Issue #47 - The Future of Manufacturing
Topics this time: the factory of the future, solving hardware problems, digital twins, European industrial startup hubs, and new investments in Q3 2023.
👋 Welcome to Issue #47 👋
I hope you had a nice summer. Based on your feedback in my last newsletter, I won’t do any changes to the format or focus of this newsletter.
With Kwest, we’ve onboarded more installers on our platform including the first customers in the heat pump and smart meter segment. We’ve launched new features (eg. automated quality management) to help them increase the first-time-right rate for an installation and reduce rework and repeat site visits. I’ve also written a new blog post on how I think AI-augmentation can transform field services amidst the skill shortage. Reach out here if you want to learn more about that. Lastly, I did an interview with Inbolt where we’ve discussed topics such as digital twins, data connectivity, and product adoption in manufacturing.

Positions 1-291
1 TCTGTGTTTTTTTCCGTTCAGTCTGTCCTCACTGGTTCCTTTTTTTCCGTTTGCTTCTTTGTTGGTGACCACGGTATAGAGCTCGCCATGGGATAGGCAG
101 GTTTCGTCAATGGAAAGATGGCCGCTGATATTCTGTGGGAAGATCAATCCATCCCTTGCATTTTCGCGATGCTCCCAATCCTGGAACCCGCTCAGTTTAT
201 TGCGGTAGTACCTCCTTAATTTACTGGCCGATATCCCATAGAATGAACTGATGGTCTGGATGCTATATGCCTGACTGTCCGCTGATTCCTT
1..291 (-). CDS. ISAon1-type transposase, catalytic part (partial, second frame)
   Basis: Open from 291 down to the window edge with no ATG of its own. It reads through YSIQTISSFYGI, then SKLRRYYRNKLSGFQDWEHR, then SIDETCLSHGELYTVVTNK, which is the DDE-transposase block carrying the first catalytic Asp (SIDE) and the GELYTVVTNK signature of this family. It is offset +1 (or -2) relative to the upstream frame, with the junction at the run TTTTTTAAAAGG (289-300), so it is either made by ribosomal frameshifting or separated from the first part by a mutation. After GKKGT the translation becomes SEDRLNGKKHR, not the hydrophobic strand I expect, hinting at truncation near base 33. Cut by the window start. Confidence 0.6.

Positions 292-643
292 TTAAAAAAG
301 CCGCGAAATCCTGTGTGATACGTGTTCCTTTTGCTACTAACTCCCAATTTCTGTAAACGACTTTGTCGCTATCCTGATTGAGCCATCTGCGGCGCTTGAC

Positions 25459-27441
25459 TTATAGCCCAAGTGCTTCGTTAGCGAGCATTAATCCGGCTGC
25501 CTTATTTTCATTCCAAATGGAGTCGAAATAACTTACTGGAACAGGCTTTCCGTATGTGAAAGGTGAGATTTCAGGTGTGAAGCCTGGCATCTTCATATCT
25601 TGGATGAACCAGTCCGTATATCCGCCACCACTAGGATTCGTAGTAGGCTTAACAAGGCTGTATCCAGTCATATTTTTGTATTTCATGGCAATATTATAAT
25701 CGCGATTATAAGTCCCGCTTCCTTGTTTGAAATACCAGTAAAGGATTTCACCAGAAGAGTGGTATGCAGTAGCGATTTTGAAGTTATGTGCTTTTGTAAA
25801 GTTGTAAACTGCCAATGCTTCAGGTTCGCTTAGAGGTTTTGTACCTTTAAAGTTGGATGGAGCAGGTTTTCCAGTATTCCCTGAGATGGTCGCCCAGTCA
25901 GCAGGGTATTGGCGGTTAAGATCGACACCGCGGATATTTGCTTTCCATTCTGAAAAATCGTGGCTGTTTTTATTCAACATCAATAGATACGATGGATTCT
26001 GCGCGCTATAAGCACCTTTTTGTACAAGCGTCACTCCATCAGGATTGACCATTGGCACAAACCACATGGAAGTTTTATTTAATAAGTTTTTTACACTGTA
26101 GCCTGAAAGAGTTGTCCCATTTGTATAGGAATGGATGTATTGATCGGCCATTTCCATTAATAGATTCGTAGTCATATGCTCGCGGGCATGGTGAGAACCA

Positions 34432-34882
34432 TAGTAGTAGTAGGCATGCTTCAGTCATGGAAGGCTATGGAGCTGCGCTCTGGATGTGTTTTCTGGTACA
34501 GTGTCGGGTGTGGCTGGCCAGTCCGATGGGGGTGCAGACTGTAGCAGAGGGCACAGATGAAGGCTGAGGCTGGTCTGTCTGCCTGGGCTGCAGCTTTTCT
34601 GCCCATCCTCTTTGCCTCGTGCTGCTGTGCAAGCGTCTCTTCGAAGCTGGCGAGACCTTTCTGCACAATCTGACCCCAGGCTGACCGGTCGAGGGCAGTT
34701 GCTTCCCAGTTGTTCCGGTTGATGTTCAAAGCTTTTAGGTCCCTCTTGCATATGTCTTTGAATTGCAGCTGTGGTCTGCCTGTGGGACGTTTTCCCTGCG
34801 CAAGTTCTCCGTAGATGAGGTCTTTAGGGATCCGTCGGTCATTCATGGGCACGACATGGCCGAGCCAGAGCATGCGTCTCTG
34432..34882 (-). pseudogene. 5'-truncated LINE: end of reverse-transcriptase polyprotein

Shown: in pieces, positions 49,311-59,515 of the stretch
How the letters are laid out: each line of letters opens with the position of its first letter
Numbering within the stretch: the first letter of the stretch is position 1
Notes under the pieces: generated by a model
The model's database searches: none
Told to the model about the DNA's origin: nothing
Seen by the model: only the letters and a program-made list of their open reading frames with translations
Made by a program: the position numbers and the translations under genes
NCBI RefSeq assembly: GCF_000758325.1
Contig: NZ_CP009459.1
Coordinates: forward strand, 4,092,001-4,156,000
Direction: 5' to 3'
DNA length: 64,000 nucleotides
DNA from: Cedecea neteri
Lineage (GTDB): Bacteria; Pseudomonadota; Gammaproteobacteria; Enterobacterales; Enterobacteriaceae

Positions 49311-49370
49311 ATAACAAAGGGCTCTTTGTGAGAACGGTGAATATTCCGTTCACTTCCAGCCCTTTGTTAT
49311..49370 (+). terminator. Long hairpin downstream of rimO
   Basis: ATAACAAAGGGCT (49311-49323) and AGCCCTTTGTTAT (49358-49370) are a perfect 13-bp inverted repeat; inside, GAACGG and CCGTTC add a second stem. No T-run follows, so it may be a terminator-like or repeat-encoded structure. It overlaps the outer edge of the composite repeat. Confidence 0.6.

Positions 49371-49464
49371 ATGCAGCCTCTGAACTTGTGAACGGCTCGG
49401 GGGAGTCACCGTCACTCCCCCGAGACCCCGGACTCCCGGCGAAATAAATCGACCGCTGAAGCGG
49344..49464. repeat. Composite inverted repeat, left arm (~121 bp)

Got a friend or colleague interested in the future of manufacturing? Help me spread the word by sharing the newsletter if you like it!
Thanks for reading The Future of Manufacturing! Subscribe for free to receive new posts and support my work.
I. What I’ve enjoyed reading 👇
💥 US manufacturing boom and the labor crisis
Despite a significant surge in manufacturing construction spending in the US (see this graphic), employment in the sector has remained stagnant over the past year, posing challenges in finding workers to staff the new factories. The construction spending on US manufacturing nearly doubled from $110 billion in May 2022 to $194 billion in May 2023. The boom is driven mainly by construction for computer, electronic, and electrical manufacturing. The manufacturing skills gap, characterized by a lack of highly technical and manual expertise in the labor market, could lead to 2.1 million unfilled jobs by 2030, potentially costing over $1 trillion in that year alone. Similar to other Western countries, we need to work with urgency to solve the labor crisis.
🏭 What’s important for the factory of the future according to Bain
Manufacturers have used Lean, TPM, TQM, and Six Sigma for years, but the future demands more. According to Bain, the factory of the future will be smart, digital, dynamic and sustainable at the same time.